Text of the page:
We know that ears hear and the brain listens. We understand these as two different functions- someone might not hear well but be very good at listening, and others with excellent hearing can have trouble listening. What you might not know is how these two intricate tasks work together.
Our ears hear every sound in our environment within the ranges of human hearing, even when we’re sleeping. We process auditory input ten times faster than our vision operates, but our automatic brain develops a filter that decides what should get our attention. Sounds that aren’t likely to affect us are suppressed, and the conscious brain engages meaningful sounds. Only then do we begin to listen.
The three types of attention use three different pathways in the brain. The first is the most direct, reserved for sudden noises or other threatening sounds. It begins the fight or flight response and might trigger a startle reflex. The second type is a sensory awareness path: we are aware of the fan’s hum, but we aren’t thinking about it.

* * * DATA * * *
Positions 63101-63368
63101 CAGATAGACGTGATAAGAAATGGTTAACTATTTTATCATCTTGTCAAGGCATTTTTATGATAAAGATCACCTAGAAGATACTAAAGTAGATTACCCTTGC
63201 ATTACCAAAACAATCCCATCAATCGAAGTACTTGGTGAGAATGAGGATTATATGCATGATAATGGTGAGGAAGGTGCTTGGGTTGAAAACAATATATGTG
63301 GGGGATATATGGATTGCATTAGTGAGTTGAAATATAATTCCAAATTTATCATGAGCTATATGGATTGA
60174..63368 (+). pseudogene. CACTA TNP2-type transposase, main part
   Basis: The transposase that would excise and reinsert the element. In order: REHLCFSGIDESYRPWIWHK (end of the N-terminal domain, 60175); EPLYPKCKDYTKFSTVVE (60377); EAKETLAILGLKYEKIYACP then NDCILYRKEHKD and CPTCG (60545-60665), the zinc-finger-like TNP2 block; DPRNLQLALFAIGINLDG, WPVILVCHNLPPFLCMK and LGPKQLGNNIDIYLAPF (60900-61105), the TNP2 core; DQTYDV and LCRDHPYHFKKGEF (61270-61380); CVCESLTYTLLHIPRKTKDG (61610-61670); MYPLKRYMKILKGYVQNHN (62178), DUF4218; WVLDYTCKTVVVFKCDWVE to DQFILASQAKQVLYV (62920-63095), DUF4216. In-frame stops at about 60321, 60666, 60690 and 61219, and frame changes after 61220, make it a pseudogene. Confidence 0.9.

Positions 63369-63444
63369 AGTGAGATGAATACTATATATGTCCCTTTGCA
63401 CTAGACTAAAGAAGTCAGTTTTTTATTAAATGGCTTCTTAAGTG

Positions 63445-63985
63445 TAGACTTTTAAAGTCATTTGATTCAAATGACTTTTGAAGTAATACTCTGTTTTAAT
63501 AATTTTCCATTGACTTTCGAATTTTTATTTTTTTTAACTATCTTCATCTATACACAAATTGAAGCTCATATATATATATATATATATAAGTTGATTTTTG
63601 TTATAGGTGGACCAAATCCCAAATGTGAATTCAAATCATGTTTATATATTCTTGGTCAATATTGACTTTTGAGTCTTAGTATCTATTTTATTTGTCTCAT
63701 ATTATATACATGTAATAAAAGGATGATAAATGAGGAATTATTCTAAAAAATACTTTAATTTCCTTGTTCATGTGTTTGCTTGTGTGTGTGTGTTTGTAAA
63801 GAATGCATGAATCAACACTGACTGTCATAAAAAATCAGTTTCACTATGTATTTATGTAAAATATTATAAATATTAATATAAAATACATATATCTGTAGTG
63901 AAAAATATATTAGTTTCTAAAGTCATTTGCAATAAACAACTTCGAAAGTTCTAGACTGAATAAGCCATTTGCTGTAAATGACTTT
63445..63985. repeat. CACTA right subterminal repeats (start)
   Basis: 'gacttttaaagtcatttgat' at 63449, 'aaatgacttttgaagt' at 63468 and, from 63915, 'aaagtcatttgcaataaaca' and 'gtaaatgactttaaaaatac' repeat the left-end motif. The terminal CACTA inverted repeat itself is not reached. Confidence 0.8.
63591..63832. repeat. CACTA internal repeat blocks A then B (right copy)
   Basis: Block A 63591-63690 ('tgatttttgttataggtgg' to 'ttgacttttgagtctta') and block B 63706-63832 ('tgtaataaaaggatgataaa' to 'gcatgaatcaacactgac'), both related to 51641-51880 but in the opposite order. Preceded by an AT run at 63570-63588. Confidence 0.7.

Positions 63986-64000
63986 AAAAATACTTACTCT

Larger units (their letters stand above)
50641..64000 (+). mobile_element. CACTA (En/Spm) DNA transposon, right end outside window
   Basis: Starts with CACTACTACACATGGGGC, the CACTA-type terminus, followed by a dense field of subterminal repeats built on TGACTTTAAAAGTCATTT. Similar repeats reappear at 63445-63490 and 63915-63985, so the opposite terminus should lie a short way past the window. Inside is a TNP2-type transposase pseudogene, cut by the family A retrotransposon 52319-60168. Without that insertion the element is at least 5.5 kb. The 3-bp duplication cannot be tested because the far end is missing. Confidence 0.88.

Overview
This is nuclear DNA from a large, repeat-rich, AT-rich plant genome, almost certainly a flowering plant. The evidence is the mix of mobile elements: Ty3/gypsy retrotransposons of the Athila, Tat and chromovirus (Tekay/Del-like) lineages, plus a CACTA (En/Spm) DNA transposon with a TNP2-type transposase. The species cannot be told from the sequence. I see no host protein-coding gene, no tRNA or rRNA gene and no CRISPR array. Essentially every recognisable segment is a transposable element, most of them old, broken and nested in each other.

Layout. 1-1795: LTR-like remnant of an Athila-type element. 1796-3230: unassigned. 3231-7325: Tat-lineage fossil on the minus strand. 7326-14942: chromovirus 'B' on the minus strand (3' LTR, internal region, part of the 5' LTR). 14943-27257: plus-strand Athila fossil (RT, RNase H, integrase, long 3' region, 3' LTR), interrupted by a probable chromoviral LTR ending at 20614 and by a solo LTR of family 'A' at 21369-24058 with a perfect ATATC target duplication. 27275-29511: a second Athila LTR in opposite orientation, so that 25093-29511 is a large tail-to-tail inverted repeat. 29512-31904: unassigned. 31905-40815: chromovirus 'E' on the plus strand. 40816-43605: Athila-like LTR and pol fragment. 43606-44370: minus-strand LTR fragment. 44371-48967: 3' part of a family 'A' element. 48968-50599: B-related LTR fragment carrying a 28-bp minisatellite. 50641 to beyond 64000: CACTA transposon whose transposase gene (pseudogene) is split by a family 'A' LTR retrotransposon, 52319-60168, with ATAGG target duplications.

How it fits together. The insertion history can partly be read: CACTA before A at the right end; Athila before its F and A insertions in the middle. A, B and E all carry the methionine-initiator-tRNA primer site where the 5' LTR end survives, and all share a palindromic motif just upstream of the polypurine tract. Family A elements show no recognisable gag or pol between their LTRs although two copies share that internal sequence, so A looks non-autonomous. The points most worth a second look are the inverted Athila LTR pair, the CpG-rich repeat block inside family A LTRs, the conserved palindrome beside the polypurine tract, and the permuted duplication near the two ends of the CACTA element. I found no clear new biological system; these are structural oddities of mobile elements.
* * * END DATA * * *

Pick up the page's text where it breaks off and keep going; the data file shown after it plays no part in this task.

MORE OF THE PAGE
The third type of attention is activated in the cortex, where listening can be focused and other senses and distractions can be tuned out. We are no longer aware of the fan or the sight of cars passing by during a heated argument. Reasoning and calculation happens here too, but the sound competes with any other sensory signals that are sent to the brain as well as our own thoughts. We are actually working very hard to “just listen”.
If you think hearing or listening might be difficult for your child, or you have any questions about audiology, we are proud to offer high quality audiology services at Carolina Pediatric Therapy. Our experienced staff and comprehensive technology can help you and your child communicate more effectively.
Appointments for evaluations are available for scheduling at 828-670-8056. Please contact your child’s physician for a referral. Click here, for more information on Carolina Pediatric Therapy’s Audiology program.
The Magic of Listening ~ by: Catherine Wells